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Archive for the ‘Libraries’ Category

Holy Timewarp, Batman!

Way on back in Jan 07 I used a few examples of library websites that didn’t exactly work all that well. Both have been redesigned since then and all I have to say is way to go CPL! The site now looks a hundred times more engaging than this, and it would most certainly not be on that same list today.

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There has been some buzz lately about the future of library websites. The Library Web Chic recently wrote a post in the subject that invites looking at the topic more closely. One of the questions to be answered, and this can apply to any website as well, is the idea of focusing on merely getting people to use the website as they use the physical library or if the site should be more about experience. This can be likened back to a physical space in a way, the beauty of the building or what waits for the patrons inside. Libraries used to be mainly spaces for books and learning, for people to come and sit and read or do research. It was a quiet place were people got their books, were shushed for making noise, and then when they were done, left. These days libraries offer programs for the whole family, they encourage people to come and stay and consider the library more of a social place. And it does seem to be slowly merging into that, even if it still primarily involves people on the computers close to each other.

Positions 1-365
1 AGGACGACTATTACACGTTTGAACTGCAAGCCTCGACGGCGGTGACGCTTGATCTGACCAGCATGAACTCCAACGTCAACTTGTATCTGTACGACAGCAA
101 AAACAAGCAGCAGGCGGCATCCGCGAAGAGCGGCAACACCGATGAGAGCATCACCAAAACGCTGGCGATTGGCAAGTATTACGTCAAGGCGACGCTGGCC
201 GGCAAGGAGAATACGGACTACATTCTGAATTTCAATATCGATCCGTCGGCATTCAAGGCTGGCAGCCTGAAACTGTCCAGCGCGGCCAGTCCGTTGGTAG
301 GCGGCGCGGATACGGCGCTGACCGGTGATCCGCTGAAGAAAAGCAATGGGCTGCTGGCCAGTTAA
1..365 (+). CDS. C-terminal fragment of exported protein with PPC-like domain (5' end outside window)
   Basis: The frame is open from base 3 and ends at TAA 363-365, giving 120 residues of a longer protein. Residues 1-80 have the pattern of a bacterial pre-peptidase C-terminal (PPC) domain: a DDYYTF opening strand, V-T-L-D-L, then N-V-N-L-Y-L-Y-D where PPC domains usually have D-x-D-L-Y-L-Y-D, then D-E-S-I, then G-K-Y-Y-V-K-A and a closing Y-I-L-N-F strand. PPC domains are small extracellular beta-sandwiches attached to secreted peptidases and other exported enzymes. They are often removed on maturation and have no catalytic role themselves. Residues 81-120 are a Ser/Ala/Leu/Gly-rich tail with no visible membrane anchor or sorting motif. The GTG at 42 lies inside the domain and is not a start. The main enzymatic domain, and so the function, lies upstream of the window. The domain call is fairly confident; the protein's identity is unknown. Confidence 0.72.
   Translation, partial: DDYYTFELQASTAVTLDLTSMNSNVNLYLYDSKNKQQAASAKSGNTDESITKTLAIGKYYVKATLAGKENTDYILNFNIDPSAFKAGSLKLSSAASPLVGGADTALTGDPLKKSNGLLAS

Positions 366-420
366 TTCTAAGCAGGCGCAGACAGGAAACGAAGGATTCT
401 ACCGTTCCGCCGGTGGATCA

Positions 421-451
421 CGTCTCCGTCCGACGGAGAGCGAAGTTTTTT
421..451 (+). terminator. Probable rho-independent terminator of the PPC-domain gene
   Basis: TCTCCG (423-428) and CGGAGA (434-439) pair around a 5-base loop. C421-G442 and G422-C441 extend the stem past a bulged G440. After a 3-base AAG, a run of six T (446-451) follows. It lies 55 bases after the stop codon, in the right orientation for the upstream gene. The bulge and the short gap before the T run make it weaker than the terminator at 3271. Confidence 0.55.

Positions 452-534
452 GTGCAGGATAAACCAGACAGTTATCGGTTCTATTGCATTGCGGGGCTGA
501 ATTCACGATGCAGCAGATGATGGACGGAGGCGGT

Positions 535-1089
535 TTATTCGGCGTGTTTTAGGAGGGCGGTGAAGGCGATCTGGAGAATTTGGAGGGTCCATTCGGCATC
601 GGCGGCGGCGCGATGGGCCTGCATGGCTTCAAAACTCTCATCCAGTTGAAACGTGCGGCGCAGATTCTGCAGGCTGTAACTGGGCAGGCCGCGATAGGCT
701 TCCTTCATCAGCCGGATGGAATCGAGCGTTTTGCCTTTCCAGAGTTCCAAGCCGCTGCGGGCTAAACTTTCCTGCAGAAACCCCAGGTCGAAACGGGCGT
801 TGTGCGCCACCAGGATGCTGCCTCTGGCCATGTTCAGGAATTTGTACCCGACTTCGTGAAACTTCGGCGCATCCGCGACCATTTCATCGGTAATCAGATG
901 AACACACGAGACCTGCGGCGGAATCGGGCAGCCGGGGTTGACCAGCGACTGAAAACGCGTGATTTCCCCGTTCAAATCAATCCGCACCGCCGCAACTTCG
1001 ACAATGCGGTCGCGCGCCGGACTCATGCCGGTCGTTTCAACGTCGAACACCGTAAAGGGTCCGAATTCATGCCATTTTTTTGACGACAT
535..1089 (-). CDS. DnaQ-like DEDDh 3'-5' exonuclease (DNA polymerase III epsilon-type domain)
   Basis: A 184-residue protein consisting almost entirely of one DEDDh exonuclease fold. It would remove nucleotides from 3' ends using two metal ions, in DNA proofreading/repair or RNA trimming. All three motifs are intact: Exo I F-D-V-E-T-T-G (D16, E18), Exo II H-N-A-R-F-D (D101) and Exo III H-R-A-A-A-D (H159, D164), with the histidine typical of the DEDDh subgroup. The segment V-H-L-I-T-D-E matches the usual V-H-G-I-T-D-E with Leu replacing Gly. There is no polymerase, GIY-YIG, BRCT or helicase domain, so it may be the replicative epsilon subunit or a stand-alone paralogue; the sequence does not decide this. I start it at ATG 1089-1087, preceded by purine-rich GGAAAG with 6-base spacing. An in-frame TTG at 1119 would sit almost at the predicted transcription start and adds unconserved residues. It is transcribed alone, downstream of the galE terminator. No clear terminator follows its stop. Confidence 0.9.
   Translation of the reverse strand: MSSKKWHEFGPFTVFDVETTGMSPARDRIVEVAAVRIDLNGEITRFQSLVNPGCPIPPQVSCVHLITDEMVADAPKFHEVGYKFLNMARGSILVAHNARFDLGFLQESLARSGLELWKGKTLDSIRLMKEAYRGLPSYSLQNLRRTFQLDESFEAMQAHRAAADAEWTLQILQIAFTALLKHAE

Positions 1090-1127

The idea of the virtual as social on library websites is a relatively new one.  Up until now there hasn’t been the proper technology and the idea of giving over any sort of control or freedom to the patrons to influence what was on the libraries virtual face was not one that would be well accepted. But now, with the push from Web 2.0 and social networking and software libraries are learning to innovate and to be more inclined to include these sorts of things. Libraries have all sorts of competition these days, from bookstores and the like, and so they’ve had to offer those programs to keep people coming and interested outside of just offering the latest James Patterson. Library websites have to do the same. Bokardo has a good short article on the idea of designing specifically for page hits (contrast that with circulation stats) or for user experience (program attendance) that is well worth a read. Offering programs and events as well as good customer service and a well developed collection adds value to communities. Online, allowing people to have their say, to be social and to see that the library isn’t some faceless place out of touch with the modern will hopefully do the same in the virtual arena.

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I’ve seen quite a few good services that somewhat mimic what librarians are trying to do in the physical library space, answering services and the like though I don’t think I’ve ever come across something quite like this before. And, really, it makes me wonder who came up with it. BookSwim, a book rental program in the vein of Netflix but, you guessed it, for books. Normally I probably wouldn’t have mentioned it at all, but a ‘review’ of this from Download Squad got me laughing. Thanks for the vote of confidence in libraries guys.